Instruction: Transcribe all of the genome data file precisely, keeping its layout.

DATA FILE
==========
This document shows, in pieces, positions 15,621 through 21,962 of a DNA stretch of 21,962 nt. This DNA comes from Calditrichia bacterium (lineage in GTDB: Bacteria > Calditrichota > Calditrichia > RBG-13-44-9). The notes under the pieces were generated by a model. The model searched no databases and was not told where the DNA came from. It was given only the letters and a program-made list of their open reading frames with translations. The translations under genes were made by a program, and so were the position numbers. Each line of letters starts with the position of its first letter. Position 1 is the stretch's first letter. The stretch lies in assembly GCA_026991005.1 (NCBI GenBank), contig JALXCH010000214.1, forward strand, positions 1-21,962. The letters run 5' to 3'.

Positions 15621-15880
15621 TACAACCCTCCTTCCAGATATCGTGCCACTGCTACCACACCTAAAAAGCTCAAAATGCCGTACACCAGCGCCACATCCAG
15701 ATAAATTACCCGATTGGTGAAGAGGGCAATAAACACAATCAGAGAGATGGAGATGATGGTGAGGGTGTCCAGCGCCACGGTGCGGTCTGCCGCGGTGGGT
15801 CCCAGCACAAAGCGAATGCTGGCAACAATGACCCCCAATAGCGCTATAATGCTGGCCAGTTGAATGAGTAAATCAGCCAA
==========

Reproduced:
This document shows, in pieces, positions 15,621 through 21,962 of a DNA stretch of 21,962 nt. This DNA comes from Calditrichia bacterium (lineage in GTDB: Bacteria > Calditrichota > Calditrichia > RBG-13-44-9). The notes under the pieces were generated by a model. The model searched no databases and was not told where the DNA came from. It was given only the letters and a program-made list of their open reading frames with translations. The translations under genes were made by a program, and so were the position numbers. Each line of letters starts with the position of its first letter. Position 1 is the stretch's first letter. The stretch lies in assembly GCA_026991005.1 (NCBI GenBank), contig JALXCH010000214.1, forward strand, positions 1-21,962. The letters run 5' to 3'.

Positions 15621-15880
15621 TACAACCCTCCTTCCAGATATCGTGCCACTGCTACCACACCTAAAAAGCTCAAAATGCCGTACACCAGCGCCACATCCAG
15701 ATAAATTACCCGATTGGTGAAGAGGGCAATAAACACAATCAGAGAGATGGAGATGATGGTGAGGGTGTCCAGCGCCACGGTGCGGTCTGCCGCGGTGGGT
15801 CCCAGCACAAAGCGAATGCTGGCAACAATGACCCCCAATAGCGCTATAATGCTGGCCAGTTGAATGAGTAAATCAGCCAA